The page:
Driving the renewable sector of India by its nose, solar power generation in India has peaked to abnormal heights within the last 4 to 5 years.
Thrived due to the geographical conditions of India that allowed exposure of sunlight in various parts of India for an extended period, solar power generation in India added a remarkable achievement of recording 10 Gigawatt (GW) of solar energy to its cumulative installed capacity in 2021.
This achievement represented nearly a 200% year-on-year growth of India’s solar capacity.
Surprisingly, India surpassed 50 GW of cumulative installed solar capacity on 28 February 2022, exceeding the expectations of industry experts.
Targeting a feat of achieving about 450 Gigawatt (GW) of installed renewable energy capacity by 2030, India is expecting a big share of 280 GW i.e., over 60% to come from the solar industry.
However, the road to fulfilling this is not as easy as it looks. To ensure the remarkable numbers of renewable energy power generation, around 25 GW of solar energy capacity is required to be installed every year for the next 10 years.
Nevertheless, the Solar Energy Challenges in India cannot be resolved with a few upgrades or simple steps. To get a better idea of Solar Energy Challenges in India we must explore the types of solar technologies that dominates the solar market in recent years.
Types of Solar Technologies & its Trends
With the advent of the Green Energy Revolution established to promote the transition of clean energy targets in India, the market of solar power generation needed several types of technologies to suit the needs of every type of scenario, user and terrain in which it has to be installed.
Before pointing about some of the major Solar Energy Challenges in India that could stunt the steady growth of the renewable energy market, let’s dive further into the history of different variety of solar technologies that developed since its inception which includes,
- First-generation polycrystalline silicon solar cells that maxed out at the efficiency of 27% at lab level and had 15-17% efficiency commercially.
- Second-generation thin-film solar cells had the upper hand of low manufacturing cost which was made by placing one or more thin films of copper indium gallium selenide (CIGS), cadmium telluride (CdTe), etc. on different substrates such as glass, metal and even on plastic.
- In the third generation, solar cells were the development of novel PV material with low manufacturing costs and better efficiencies.
Apart from the solar cell developments, current solar photovoltaic (PV) panel installations are mainly based on crystalline silicon with 22% efficiency. Other technologies in solar power generation range from Perovskite crystal-coated panels with an efficiency of 27%, bifacial solar that enables increased energy generation as well as hairy solar panels that use light-absorbing nanowires along with carbon nanotube fabrics.
Innovative solar technologies like floating solar panels, solar energy harvesting trees and bio solar cells are also contributing their part in this cutthroat race of clean energy transition.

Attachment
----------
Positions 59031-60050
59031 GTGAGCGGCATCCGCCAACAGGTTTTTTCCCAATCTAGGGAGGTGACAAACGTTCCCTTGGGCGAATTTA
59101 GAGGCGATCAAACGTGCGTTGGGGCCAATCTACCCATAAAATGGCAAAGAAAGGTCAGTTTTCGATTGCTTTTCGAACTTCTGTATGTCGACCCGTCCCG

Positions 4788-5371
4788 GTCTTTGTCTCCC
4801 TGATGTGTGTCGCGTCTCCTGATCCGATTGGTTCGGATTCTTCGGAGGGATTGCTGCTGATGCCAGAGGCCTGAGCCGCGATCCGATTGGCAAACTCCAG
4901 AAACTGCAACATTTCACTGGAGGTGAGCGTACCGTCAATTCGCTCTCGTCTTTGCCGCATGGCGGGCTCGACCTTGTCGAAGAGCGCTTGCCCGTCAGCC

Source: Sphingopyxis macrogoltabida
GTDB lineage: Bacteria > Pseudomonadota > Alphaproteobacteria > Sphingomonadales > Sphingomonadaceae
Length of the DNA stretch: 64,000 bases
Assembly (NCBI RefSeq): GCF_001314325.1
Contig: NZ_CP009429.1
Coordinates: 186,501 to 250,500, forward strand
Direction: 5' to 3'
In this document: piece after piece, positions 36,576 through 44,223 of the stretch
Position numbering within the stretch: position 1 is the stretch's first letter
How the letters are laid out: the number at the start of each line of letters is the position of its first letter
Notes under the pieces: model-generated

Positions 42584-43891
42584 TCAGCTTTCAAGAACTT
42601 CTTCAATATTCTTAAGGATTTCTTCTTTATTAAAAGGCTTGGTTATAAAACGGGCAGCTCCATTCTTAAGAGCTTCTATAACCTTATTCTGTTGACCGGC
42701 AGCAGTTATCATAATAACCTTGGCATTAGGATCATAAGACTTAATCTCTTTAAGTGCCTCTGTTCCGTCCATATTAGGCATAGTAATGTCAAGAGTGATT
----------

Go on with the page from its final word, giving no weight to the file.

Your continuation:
Also, rooftop solar PV systems, solar parks and concentrated solar PV systems play a key role in establishing a firm foothold of solar power generation in India.
Solar Energy Challenges in India
Some of the most notable Solar Energy Challenges in India include,
Lack of Domestic Manufacturing of Solar Parts: The domestic manufacturing industry of solar PV cells and modules is severely lacking in India due to the lack of infrastructure, skilled workforce and high cost of production.
Space Scarcity: Another part of major Solar Energy Challenges in India is the scarcity of land to install large-scale ground-mount solar systems, solving which scope for greater R&D and innovation could be increased tenfold in terms of installation.
Financing Mechanism: The absence of innovative financing options for installing large-scale solar PV parks is another big part of Solar Energy Challenges in India that could offer higher sums at lower interest with longer durations. However, some government initiatives like National Clean Energy and Environment Fund, Green Masala Bonds, etc., have slightly resolved this issue.
Low Tariffs: Since the Indian government enforces one of the lowest solar tariffs, it makes the prospect of purchasing solar parts unsustainable for some developers which further leads to compromise in the quality of solar panels. This forms another key part of the Solar Energy Challenges in India that need to be addressed.
Waste Management: Considering key Solar Energy Challenges in India that is restricting the growth of the solar industry is the lack of managing solar waste.
India’s solar waste has been predicted to grow by 1.8 million tonnes by 2050. Currently, India’s e-waste rules are not mandatory on solar cell manufacturers which leads to a large generation of solar waste every year.
Despite encountering major setbacks due to the Solar Energy Challenges in India, government of India is steadily working towards achieving its goal of conquering 450 GW clean energy power generation in the next few years.
With a major push of manufacturing infrastructure in multiple industries as well as constant collaboration initiatives with private companies, India’s solar market is bound to jump to new heights in the coming set of years.